The announcement of a Glasgow climate change target of 50 per cent reduction by 2030 goes beyond New Zealand’s fair share and will cost the country billions of dollars, say National’s Climate Change spokesperson Stuart Smith and Energy and Resources spokesperson Barbara Kuriger.
“The previous National Government took a target of a 30 per cent reduction in greenhouse gas emissions from 2005 levels by 2030 to Paris in 2015, says Smith.
“At the time, National emphasised that, due to New Zealand having almost 50 per cent of our emissions from agriculture and having one of the highest levels of renewable energy in the world, this target was incredibly challenging for New Zealand to achieve.
“Labour has shown time and again it is good at making climate change pronouncements but poor on delivery. We have had a climate change nuclear-free moment, a climate emergency and now this target. Meanwhile, greenhouse gas emissions are going up under Labour and record amounts of coal are being burned at Huntly to keep the power on.
“It is true that other countries have announced similar target numbers to this, but we need to consider that New Zealand already has high levels of renewable electricity production and higher levels of agricultural emissions. This makes a 50 per cent target much harder for New Zealand to achieve.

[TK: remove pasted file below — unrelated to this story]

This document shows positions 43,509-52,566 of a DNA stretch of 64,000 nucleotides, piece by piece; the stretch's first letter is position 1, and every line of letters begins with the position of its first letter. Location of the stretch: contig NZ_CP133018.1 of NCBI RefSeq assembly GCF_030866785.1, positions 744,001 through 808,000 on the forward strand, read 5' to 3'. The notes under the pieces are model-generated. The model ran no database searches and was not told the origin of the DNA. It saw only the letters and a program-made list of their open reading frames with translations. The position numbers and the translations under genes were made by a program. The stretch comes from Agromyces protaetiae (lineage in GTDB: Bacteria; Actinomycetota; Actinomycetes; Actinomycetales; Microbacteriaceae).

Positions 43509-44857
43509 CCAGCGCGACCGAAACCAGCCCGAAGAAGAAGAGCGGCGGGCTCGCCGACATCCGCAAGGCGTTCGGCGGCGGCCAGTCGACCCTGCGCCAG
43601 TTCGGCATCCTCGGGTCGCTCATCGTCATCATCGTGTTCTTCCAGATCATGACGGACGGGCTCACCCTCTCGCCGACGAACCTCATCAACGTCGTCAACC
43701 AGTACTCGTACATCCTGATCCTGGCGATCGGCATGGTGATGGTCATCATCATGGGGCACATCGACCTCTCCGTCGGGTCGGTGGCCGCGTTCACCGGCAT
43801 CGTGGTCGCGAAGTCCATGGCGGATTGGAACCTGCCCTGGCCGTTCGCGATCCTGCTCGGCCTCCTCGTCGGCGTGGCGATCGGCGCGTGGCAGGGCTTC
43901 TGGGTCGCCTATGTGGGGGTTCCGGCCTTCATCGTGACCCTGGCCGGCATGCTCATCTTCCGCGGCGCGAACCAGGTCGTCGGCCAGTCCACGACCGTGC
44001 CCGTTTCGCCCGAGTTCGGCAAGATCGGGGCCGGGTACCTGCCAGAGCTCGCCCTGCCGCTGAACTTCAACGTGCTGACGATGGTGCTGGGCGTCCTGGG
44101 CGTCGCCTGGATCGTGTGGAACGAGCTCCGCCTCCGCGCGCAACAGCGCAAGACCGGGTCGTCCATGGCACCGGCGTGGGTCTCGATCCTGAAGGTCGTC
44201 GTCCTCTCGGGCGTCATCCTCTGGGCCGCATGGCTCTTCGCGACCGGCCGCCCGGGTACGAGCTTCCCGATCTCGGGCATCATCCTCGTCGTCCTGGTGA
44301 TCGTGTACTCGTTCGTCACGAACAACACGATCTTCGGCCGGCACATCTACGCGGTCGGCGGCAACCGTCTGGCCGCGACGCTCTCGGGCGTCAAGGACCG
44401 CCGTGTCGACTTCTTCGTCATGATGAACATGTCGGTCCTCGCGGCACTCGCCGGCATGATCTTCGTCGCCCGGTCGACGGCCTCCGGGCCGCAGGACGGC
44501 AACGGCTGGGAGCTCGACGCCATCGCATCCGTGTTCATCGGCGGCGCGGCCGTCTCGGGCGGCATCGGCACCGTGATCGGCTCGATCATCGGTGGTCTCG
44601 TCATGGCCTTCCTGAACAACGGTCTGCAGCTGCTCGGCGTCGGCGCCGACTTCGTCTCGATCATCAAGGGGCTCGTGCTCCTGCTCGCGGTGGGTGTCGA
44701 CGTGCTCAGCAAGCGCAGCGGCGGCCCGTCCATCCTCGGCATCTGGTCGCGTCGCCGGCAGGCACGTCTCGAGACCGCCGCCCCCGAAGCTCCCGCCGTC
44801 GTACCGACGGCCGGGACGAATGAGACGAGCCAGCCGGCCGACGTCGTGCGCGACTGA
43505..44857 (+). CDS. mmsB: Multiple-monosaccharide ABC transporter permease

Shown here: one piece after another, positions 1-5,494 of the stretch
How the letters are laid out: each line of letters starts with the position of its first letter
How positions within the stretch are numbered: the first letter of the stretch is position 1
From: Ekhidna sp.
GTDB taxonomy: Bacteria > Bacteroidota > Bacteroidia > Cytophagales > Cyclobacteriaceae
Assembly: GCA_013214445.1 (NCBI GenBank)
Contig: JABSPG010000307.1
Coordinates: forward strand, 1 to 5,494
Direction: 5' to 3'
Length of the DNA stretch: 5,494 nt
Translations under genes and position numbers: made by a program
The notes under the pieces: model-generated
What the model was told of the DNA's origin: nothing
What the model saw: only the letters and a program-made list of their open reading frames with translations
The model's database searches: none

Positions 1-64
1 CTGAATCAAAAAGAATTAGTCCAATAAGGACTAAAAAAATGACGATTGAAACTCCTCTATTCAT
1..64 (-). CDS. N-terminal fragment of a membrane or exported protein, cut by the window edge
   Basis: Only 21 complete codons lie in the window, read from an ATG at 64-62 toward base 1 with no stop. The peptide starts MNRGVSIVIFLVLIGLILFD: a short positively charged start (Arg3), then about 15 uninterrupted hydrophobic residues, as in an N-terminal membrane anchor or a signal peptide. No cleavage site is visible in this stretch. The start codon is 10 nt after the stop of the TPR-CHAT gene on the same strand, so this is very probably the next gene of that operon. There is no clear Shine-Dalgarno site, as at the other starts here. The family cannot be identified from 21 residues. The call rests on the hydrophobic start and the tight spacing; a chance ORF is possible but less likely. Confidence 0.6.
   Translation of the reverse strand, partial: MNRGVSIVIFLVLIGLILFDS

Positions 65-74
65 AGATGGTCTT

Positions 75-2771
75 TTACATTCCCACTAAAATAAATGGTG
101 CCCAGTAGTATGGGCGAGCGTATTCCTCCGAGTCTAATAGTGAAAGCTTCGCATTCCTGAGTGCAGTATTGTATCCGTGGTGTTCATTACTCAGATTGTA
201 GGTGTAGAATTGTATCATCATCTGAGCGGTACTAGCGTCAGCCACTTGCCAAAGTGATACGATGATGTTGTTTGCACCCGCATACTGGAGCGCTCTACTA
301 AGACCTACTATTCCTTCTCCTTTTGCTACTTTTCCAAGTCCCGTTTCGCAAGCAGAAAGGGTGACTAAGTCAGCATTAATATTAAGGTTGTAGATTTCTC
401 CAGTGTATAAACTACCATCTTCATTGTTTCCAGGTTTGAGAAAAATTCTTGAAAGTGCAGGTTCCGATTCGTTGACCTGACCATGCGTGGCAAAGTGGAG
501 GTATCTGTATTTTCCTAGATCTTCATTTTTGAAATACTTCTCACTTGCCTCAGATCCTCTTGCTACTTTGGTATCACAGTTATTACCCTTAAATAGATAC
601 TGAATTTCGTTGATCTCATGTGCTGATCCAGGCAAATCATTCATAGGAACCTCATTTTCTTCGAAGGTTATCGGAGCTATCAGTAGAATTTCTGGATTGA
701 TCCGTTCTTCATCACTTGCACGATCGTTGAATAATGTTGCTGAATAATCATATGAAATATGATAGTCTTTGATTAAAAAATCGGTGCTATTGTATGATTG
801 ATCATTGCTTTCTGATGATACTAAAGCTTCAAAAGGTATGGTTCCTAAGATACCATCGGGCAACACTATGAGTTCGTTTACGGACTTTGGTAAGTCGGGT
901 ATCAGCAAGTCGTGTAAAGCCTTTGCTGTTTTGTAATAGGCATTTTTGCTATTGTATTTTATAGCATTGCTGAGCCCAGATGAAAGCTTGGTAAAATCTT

“The Government says it is following the science, but the latest IPCC report states methane need only reduce 0.3 per cent per year. This target goes miles beyond that.
“It is disappointing Labour hasn’t supported our farmers by reflecting this science and taking a split-gas target.
“To put the reduction of 50 per cent of emissions in just nine years in perspective, it requires New Zealand to reduce emissions by about 6 per cent per year, every year, from now until 2030.
“It is estimated that global fossil fuel use fell about 6 per cent in 2020 due to the Covid lockdowns, not only would New Zealand need to achieve this level of reduction next year, we would then have to double that reduction the following year, then another 6 per cent the next. And on and on it goes.
“What advice has the Government received on the ability for agriculture to meet such a target without large cuts in stock numbers? What advice has the Government received any sector of the economy can reduce emissions by 50 per cent in just nine years?
Kuriger says the target will cost the New Zealand economy billions.
“New Zealand is staring at a mountain of debt right now as we try to lift ourselves up out of Covid. So far it is actually our agricultural sector which has held the economy together. Trying to pay back the Covid debt at a time we cut cattle and sheep numbers is a scary thought.”
Smith says there are major concerns about Labour is likely to need to lean heavily into international carbon markets.
“National supports using global carbon markets to achieve our targets, but there is no sense in setting a target that over-reaches and simply signs New Zealand up to a huge bill as we buy units from overseas.
“Most Kiwis won’t thank the Government for signing them up to a huge carbon markets bill.
“National supports climate action. We are committed to a highly ambitious 30 per cent reduction by 2030. But a 50 per cent target raises huge questions the Prime Minister and the Minister for Climate Change need to answer.”
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